Hearing about the salt flats while planning our trip, Chris decided the Salar de Uyuni and its surrounding environs was a place he wanted to see. He thought cruising over the world’s largest salt flats in a 4×4 would be “pretty awesome”. I, on the other hand, had my doubts. But, the Salar proved me wrong.

Before driving to the Salar, we visited the train graveyard where “carcasses of once valiant steel beasts now forever lay” (Chris’ description mocking my writing style). Climbing and exploring the dilapidated locomotives, the train graveyard is an adult boys’ playground.

More than 40,000 years ago the Salar and much of southwest Bolivia was engulfed in the waters of Lago Minchin. Today, the Salar de Uyuni is blindingly white and stretches as far as the eye can see (12,000 km). Upon entering the Salar, we stopped and watched as workers harvested the salt. Using pick axes and shovels, they formed mounds of salt which we assume is used to dry the salt. The Salar de Uyuni’s unique landscape allows for taking illusionary photos. We had some fun balancing on a water bottle, and I enjoyed getting my aggression out on Chris by squashing him. We enjoyed watching the antics of other groups as well until it was time to move onto other sights.

In the middle of the Salar, the Dr Seuss-like Isla Incahuas sprouts cacti nearly 1,000 years old. Once surrounded by water, now the barren salt flats enclose it. The jagged rock island gives amazing views of the Salar and the surrounding areas.

The surrounding landscape of the Salar de Uyuni is like nothing we’ve ever seen. You can drive for hours with nothing but views of the barren landscape and distant mountains, but in an instant the scenery completely changes; a forest of rock formations crops up just around a bend or geysers shoot up to the sky just over a hill. On our first encounter, we came upon globs of jagged fossilized algae. The unique formations look like plaster webs clumped as though they were dropped by large spoonfuls. At first we thought the formations were volcanic rock, but learned Lago Minchin covered much of Southwest Bolivia and these rocks are what’s left of its inhabitants.

Throughout the trip, mountains and volcanoes dominated the horizon. Like jars of colored sand layered upon each other, swirls of cream mixed with shades of orange, red, green, and blue minerals formed the mountains. Created from different minerals, each mountain range looked slightly different.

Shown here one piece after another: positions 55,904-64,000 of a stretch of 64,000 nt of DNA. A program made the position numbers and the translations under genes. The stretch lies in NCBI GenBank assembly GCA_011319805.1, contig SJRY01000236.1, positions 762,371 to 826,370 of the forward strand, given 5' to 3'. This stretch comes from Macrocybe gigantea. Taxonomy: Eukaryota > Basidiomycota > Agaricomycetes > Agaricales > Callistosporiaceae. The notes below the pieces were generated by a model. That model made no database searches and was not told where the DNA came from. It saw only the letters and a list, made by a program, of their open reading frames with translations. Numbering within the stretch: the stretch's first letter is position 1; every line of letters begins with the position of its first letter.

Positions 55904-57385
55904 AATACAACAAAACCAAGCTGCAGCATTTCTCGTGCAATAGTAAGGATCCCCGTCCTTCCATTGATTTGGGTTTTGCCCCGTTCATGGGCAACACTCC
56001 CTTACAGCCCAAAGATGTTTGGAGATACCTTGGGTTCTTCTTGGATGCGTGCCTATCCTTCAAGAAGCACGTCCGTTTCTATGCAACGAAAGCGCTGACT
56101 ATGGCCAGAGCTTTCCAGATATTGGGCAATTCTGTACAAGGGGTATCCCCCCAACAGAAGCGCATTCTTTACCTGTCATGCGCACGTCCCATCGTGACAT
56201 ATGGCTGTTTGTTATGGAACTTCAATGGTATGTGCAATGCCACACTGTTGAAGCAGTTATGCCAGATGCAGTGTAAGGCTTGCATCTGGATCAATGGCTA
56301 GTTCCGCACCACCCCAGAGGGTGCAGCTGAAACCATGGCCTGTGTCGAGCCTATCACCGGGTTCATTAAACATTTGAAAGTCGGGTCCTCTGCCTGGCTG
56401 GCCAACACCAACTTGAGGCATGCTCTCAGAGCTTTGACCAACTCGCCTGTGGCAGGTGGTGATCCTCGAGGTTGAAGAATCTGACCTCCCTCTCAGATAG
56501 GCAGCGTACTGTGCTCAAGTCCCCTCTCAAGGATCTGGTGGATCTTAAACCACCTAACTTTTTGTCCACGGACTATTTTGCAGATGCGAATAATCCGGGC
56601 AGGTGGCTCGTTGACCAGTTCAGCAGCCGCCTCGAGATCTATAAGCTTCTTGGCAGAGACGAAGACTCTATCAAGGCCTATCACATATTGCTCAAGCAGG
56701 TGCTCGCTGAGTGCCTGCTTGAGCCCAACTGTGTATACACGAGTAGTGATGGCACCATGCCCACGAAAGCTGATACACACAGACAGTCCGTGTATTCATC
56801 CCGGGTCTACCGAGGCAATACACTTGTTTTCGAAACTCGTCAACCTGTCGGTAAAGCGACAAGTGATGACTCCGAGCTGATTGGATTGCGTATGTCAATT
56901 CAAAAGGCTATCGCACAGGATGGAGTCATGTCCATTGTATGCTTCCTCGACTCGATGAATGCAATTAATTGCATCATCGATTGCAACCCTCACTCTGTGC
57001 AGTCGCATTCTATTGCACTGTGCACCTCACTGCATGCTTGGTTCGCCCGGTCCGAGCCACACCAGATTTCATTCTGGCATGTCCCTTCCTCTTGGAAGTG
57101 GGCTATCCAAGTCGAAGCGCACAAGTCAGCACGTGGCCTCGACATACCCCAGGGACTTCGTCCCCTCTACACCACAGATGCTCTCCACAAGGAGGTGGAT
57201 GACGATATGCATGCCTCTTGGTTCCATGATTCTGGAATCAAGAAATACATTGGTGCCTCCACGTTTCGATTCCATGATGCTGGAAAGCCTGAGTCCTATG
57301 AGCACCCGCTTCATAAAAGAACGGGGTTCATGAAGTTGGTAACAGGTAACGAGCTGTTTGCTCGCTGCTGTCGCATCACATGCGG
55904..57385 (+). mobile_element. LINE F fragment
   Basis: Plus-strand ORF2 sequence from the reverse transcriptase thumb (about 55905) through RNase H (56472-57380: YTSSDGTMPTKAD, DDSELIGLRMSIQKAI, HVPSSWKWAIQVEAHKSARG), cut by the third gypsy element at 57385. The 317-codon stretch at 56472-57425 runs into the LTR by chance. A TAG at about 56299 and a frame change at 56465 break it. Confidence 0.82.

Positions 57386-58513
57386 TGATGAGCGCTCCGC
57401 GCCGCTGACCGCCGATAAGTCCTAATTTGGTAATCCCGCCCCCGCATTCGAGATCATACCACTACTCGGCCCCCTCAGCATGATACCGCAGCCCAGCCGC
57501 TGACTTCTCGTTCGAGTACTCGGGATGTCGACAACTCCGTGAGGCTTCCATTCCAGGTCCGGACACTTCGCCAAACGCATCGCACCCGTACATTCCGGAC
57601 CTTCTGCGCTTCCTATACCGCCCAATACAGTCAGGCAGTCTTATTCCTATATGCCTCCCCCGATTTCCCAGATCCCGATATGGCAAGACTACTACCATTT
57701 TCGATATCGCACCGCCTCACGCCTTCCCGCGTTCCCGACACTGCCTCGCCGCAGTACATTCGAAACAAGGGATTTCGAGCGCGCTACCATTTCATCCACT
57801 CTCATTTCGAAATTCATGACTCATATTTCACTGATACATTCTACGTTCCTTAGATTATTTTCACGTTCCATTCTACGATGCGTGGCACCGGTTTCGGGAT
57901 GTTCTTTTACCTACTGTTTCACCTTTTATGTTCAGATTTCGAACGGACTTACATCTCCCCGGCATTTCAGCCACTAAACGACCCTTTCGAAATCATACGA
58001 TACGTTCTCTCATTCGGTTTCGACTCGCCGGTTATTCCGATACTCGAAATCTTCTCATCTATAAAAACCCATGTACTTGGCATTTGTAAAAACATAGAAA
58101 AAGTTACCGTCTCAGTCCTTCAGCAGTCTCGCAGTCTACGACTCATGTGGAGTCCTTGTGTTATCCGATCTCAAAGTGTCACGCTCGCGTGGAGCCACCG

Crossing into burnt-red plains, the desert was like a picture from the Mars Explorer. A desolate area with little life forms except vicunas and llamas, the desert stretched in all directions. Coming upon towering rock pillars was like a scene out of Star Trek—the one where Captain Kirk fights the “Lizard Man”. Scrambling up the formations was a welcome break from the long hours spent in the car.

One of our favorite parts of the trip was visiting the geysers and bubbling mud pots. Steaming geysers engulfed us as we walked through the area. Unlike Yellowstone, no barriers blocked us from getting close to the geysers. In fact, we could stand on top of them if we wished. However, the smell of rotten eggs seeping into our clothes deterred us from spending much time in the midst of their spewing sulfuric steam.

Breaking up the  landscape, lakes filled with flocks of flamingos dot the area. Rich in minerals, the lakes support an abundance of life. These lakes are home to six species of flamingos and serve as excellent feeding grounds for them. Watching the flamingos graze as we at our lunch was one of the best backdrops we could imagine. Visiting the Salar de Uyuni and its surroundings is truly a unique experience. The Salar is just as Chris expected, “pretty awesome”.

As always, our recent photos can be viewed onChris’ and Jodi’s flickr pages.

2 Responses to “The Land of Mars”

  1. Ashley says:

    it’s so nice to revisit through your stories and your photos…it is such a fantastic adventure you are on. i love seeing the flamingos and the mars-like landscape again.

  2. gary and susan says:

    Happy Thanksgiving! What beautiful pictures and descriptions. South America may have to be our next extended trip. Love, Dad